Easter has arrived in Tierra de Barros. True to form, as it does every year, the glorious sunshine lasted only as long as the last week of term: now that the holidays are here, the clouds have returned. I remember reading once that it rains more on weekends than weekdays because of something to do with carbon emissions. I never did go down the rabbit hole, so to speak, but given the current state of affairs, it seems plausible.
I’ve made the decision to cancel all of my private classes as of this evening. It’s been on a slow-burner for the best part of a term (I might have considered it more carefully back in first term, were it not such a lucrative source of income). It’s going to be a financial dent, but it’s for the best. Had things panned out differently, I wouldn’t be so keen, but it’s beginning to take its toll on both me and my flatmate.
Making the decision to come to Villafranca de los Barros for a second time was, in part, a financial move, as I knew I had at least two potential second jobs waiting for me here and a healthy spread of contacts. Life, however, is seldom predictable, and as it turned out, I lost out on all three counts: my old job in a local concertado turned out to be in the hands of a local teacher this year; the spare auxiliar post at the prestigious private school across the road was streamlined into the wider auxiliar programme, cutting that option off as well; and, rather than granting me a healthy group of older students, my contacts this year inundated me with requests for classes for their under-10’s. And, like the fool I was, and without the financial security of the two second jobs I’d been holding out for, I took up the latter without thinking.
Since October, I’ve spent an hour every night from Monday to Friday dealing with raucous three-year olds, who have little to no interest in history, literature or current events, and would much prefer to yank the curtain pulls until they snap, or mangle my pencils, chalk my floor and otherwise wreak havoc in my flat. Were the flat mine I might be able to laugh it off, but it’s not, and the circle cannot hold. I moved most of the breakable materials into the storeroom within a couple of weeks, after the inquisitive little monsters found it in them to touch everything in sight, up to and including my flatmate’s school things, which despite my warnings he continued to leave in the line of fire on his return from work every day. And now, on the last day, the line has snapped: we found his satchel this morning with a broken strap.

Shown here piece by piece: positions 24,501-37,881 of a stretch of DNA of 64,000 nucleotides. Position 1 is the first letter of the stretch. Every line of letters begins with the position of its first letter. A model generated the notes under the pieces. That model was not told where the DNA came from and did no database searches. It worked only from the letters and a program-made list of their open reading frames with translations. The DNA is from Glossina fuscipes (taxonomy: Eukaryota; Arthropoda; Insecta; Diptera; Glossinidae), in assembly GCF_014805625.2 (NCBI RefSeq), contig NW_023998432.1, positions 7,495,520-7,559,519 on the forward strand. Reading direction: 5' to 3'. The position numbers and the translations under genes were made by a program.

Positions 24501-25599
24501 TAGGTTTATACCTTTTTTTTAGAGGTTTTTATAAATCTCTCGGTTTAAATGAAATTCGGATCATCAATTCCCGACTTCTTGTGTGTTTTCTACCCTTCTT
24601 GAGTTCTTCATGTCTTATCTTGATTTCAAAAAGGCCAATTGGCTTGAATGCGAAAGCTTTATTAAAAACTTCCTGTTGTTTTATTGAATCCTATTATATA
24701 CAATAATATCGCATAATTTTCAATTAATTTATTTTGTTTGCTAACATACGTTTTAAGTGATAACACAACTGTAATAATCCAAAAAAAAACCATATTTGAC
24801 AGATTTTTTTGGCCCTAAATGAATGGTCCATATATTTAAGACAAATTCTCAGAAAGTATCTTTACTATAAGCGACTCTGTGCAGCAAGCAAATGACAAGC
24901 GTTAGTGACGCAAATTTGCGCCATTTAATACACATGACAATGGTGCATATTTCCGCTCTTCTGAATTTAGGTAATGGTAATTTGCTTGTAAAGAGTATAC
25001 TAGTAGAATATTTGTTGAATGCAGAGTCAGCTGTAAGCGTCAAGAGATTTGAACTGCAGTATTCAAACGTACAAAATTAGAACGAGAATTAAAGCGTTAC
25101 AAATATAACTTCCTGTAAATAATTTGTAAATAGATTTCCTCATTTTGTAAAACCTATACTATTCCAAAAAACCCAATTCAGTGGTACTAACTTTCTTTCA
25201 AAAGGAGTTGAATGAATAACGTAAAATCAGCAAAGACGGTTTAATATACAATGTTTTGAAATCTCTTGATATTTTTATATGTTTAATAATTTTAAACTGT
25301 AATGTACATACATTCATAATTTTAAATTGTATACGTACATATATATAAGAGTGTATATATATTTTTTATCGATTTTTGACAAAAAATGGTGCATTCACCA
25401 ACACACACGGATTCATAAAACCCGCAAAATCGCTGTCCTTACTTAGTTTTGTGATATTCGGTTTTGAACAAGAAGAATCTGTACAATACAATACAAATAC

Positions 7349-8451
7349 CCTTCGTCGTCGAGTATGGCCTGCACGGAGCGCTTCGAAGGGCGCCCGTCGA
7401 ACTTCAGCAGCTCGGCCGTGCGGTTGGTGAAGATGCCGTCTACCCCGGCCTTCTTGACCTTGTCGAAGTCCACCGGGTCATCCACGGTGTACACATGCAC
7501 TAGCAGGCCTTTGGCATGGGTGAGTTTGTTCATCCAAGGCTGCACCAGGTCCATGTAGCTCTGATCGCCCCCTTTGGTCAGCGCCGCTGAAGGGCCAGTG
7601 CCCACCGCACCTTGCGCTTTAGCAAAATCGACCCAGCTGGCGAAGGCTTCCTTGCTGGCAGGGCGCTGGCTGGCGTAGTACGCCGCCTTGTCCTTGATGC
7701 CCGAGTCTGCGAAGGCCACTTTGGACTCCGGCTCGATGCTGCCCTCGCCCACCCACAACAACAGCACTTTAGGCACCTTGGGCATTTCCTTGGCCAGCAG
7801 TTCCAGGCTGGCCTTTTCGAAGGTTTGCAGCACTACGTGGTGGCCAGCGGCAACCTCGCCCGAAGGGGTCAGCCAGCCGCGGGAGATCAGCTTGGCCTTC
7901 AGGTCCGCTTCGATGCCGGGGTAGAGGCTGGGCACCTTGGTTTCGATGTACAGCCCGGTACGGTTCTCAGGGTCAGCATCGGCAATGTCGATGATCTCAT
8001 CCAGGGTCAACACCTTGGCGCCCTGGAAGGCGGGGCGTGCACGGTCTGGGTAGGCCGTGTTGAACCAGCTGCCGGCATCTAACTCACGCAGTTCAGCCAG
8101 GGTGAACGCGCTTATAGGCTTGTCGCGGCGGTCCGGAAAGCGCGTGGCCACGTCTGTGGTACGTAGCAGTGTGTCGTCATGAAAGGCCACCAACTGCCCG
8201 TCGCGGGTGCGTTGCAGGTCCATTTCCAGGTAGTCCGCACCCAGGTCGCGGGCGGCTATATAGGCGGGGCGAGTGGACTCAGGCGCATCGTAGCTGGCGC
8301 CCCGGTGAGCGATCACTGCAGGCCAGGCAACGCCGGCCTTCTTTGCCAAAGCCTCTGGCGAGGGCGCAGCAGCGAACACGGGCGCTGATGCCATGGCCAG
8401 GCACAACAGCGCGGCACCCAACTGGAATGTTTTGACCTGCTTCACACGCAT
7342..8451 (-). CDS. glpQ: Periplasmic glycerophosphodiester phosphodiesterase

It’s a shame that this had to come up on the last day, but I guess I shouldn’t have expected anything different. In his shoes, I’d have simply shrugged and gone to work with a broken satchel, taking it as part of the fruits of life, but then, it takes an awful lot to provoke me. Complaining and provoking slows life down and sullies the waters so, and I don’t hold by it; as long as you’re still breathing at the end of the day, there’s really no use crying over spilt milk. But he’s an Andalusian, and the six o’clock noise – bang in the middle of his siesta time – was going to drive him to the brink sooner or later. And I have myself to think of, too; my novel has ground to a slow trudge since taking on these lessons. Back in October, I was writing a chapter and a half a week. Since then, I’ve penned one a month. And isn’t that what this year was all about – to be here in Spain and to have the time to write? Next year I won’t have that luxury, mark my words.
So that’s that. The buck stops here.
It’s not all doom and gloom. The clouds are still here, and they say there’s more rain on the way, but the worst of the storm is over. The birds seem to know it, too: I’ve been lucky enough to see quite a lot of migration from the comfort of my own flat in the post-private lesson lull this week. On Monday I saw seven black kites heading in a straight line right over the flat, as though following the camino de plata in their northward journey. On the bus back from touring with the school play in Elvas on Tuesday, I saw several swifts racing overhead. And yesterday, circling high on the thermals, an enormous phalanx of storks filled the sky before reaching the perfect height and soaring on to the north on outstretched wings.
One year, I’d love to be in Gibraltar when they come. I hear it’s quite the thing to see. BB x